Sen. Barack Obama has already made history by winning enough pledged delegates and commitments from super delegates to capture the Democratic Party nomination and enjoys the possibility of becoming the first Black man to serve as president of the United States.

His success engenders a sense of pride among Blacks in America and excitement throughout the world as a nation that touts itself as a great democracy provides another sign of progress. In a country where Africans were once enslaved and their children denied the right to vote, the son of an African father may soon be elected leader of the free world.

Mr. Obama has exhibited a demeanor and espoused a message that has appealed to millions of Americans and been applauded around the globe as people hunger for change and an end to the arrogance and warmongering of President George W. Bush.


The United States needs to change, needs a new day in politics and a departure from the politics of personal destruction, partisanship and roughshod imperialism. The country faces serious economic, social and spiritual challenges and visionary leadership is required to guide America through these troubled times. As the Honorable Minister Louis Farrakhan noted, it is not enough to solely cling to “experience” as the saving grace of this nation because America faces times she has never faced before.

The next American president, whoever that may be, should be a person of vision and courage.

In the Bible and the Holy Qur’an, pharaoh had troubling dreams and called on Joseph to interpret his visions and provide sound advice about how to conduct the affairs of the nation. Americans are worried about where the country is headed and wonder if the good days are long gone. Americans are so worried that, like pharaoh, many are willing to look in unlikely places for solutions to problems.

Mr. Obama’s victory is a sign of a measure of racial progress in America, but his success is not proof that the country is past its historic problems with race. Vicious threats, a hardcore “I’m-not-voting-for-a-Black-man” segment of American voters, subtle and overt racial appeals during the Clinton campaign and a tight rope walk to reassure White voters shadowed Mr. Obama during the primary. Mr. Obama could not appear overly “Black” even in his June 3 speech as he captured the numbers needed to win nomination. He was able to pay tribute to the historic nature of Sen. Clinton’s run as a woman and gender progress, but had to avoid any talk of the historic racial significance of being the first Black presumptive nominee for president.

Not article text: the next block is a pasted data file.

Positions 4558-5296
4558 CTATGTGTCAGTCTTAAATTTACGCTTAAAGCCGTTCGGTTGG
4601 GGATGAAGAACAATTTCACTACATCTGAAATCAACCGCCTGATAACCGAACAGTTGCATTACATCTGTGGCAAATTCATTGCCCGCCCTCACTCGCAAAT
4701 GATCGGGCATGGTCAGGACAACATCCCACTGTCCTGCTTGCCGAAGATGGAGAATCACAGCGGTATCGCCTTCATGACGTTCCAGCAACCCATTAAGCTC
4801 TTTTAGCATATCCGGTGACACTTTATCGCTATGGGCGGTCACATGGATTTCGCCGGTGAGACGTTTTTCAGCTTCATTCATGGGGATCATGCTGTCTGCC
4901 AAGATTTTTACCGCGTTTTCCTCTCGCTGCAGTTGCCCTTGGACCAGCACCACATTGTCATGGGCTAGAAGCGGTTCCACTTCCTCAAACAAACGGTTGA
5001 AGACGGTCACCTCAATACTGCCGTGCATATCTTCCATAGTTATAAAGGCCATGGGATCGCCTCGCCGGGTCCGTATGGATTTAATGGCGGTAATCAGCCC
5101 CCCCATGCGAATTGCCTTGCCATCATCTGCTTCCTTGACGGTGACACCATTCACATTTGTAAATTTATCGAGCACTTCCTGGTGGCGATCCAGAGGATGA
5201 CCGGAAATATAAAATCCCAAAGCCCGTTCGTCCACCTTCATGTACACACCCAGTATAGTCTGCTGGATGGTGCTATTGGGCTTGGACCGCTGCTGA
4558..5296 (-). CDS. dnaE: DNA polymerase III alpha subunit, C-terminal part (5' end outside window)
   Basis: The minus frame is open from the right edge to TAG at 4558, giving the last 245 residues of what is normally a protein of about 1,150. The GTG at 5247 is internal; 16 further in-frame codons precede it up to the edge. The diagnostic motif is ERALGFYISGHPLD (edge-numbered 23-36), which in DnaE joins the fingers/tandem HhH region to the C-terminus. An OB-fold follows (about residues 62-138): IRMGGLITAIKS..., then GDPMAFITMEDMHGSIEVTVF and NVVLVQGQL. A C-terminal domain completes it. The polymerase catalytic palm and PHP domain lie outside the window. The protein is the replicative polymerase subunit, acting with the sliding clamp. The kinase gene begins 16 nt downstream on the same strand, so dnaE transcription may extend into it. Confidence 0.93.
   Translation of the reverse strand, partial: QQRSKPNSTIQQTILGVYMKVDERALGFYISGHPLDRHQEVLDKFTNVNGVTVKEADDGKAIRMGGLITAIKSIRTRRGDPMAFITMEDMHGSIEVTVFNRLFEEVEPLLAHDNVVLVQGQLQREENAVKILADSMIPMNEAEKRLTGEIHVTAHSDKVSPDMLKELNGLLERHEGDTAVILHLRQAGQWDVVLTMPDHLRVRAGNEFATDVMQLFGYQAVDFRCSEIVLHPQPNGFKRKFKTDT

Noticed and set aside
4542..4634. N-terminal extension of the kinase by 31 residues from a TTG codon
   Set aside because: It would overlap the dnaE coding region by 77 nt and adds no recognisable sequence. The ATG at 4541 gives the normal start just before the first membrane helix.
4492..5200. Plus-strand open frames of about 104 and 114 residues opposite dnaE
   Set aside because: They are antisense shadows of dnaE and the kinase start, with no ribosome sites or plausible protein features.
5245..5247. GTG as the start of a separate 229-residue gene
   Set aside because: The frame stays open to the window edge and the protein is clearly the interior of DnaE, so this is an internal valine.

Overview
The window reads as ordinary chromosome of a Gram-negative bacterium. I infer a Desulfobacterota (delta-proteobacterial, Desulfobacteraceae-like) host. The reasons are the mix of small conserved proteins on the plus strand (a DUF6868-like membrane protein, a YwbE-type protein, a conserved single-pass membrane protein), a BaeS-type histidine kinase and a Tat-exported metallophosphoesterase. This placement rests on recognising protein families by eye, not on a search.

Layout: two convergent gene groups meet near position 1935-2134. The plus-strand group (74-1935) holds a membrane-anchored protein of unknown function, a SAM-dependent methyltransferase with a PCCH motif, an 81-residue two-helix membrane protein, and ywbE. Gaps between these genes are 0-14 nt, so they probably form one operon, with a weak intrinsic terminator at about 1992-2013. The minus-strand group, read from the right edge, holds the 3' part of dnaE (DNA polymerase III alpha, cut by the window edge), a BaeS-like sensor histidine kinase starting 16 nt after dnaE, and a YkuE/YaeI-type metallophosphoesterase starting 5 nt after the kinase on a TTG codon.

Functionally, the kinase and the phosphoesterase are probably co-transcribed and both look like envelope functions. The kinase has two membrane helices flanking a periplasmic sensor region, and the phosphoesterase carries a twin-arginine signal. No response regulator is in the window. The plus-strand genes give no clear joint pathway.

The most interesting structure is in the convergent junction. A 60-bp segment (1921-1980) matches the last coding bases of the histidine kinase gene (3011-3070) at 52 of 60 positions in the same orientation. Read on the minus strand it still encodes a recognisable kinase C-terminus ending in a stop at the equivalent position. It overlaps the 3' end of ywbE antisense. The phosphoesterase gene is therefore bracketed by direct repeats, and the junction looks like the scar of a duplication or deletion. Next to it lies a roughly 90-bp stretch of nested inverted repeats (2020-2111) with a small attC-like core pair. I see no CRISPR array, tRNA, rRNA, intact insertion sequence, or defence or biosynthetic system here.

Black disparity with Whites in life expectancy, income, health, education, wealth, incarceration, poverty, infant mortality and HIV infection rates–in which Blacks negatively trail Whites or suffer more ills than Whites–have not gone away. Nor will they disappear simply because Mr. Obama walks into the White House.

A sign is defined as “a token; indication,” “any object, action, event, pattern, etc., that conveys a meaning.” While Mr. Obama success is an indication of something that contains a significant meaning, his political ascension does not signal widespread equality of opportunity, an end to racial discrimination and oppression or an end to White uneasiness with Black men.

Despite the talk of Mr. Obama “rising above race,” his campaign has skillfully avoided race and racially charged issues with a broad appeal to unity and national advancement. The fact that race could not openly and honestly be discussed and Mr. Obama’s careful positioning to avoid threatening White voters prove America still must travel some distance to achieve racial reconciliation.

The primary election decision by Democratic voters could present America with another opportunity to take steps in a positive direction by making a choice about Mr. Obama’s fitness for office based on the content of his character. Sen. John McCain, Mr. Obama’s Republican opponent, has made some outreach to Black voters and has pledged to do more. His actions and words are much different than some of his Republican predecessors. Maybe that’s a good sign, too.

If voters can cast their votes in November based on the best ideas and best vision for the nation and not age-old ideas connected to race, it may be a sign that the country is more interested in solutions than clinging to its imperfect past.

It might also signal that with work and sound leadership the country could have a dialog on race, reconciliation and healing. With the world watching, the United States could provide an example of how to how to deal with differences, fear and even hatred.